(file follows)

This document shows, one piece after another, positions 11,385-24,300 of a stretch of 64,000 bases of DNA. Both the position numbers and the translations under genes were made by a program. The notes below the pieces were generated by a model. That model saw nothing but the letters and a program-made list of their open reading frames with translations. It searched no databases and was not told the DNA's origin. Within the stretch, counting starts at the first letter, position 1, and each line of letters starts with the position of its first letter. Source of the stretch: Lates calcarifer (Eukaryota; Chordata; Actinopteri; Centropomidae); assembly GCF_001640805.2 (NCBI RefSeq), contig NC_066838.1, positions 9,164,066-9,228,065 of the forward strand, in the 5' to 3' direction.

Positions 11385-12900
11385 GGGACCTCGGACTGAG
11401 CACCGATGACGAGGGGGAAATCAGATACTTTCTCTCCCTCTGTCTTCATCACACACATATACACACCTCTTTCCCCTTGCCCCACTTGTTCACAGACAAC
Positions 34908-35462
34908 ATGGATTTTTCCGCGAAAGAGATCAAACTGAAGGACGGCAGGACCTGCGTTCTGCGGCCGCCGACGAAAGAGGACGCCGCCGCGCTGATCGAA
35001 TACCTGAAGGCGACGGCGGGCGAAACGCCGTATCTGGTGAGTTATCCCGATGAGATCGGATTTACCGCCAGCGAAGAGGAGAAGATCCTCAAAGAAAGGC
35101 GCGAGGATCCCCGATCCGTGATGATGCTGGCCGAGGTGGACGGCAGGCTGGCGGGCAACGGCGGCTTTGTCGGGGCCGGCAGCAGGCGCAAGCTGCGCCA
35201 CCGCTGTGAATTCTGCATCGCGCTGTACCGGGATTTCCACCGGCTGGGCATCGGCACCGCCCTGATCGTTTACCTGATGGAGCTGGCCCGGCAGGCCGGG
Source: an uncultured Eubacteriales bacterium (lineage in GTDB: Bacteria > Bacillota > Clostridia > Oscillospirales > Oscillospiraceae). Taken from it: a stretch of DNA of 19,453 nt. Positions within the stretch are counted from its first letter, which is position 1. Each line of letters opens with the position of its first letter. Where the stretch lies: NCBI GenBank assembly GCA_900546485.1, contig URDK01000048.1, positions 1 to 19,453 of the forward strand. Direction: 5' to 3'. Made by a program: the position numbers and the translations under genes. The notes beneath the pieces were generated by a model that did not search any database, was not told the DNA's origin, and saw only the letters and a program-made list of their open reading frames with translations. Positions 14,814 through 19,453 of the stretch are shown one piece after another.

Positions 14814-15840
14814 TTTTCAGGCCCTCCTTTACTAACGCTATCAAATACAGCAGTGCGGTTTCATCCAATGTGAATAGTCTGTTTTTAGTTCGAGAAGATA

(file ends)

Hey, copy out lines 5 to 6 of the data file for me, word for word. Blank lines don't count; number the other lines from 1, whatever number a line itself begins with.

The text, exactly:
Positions 34908-35462
34908 ATGGATTTTTCCGCGAAAGAGATCAAACTGAAGGACGGCAGGACCTGCGTTCTGCGGCCGCCGACGAAAGAGGACGCCGCCGCGCTGATCGAA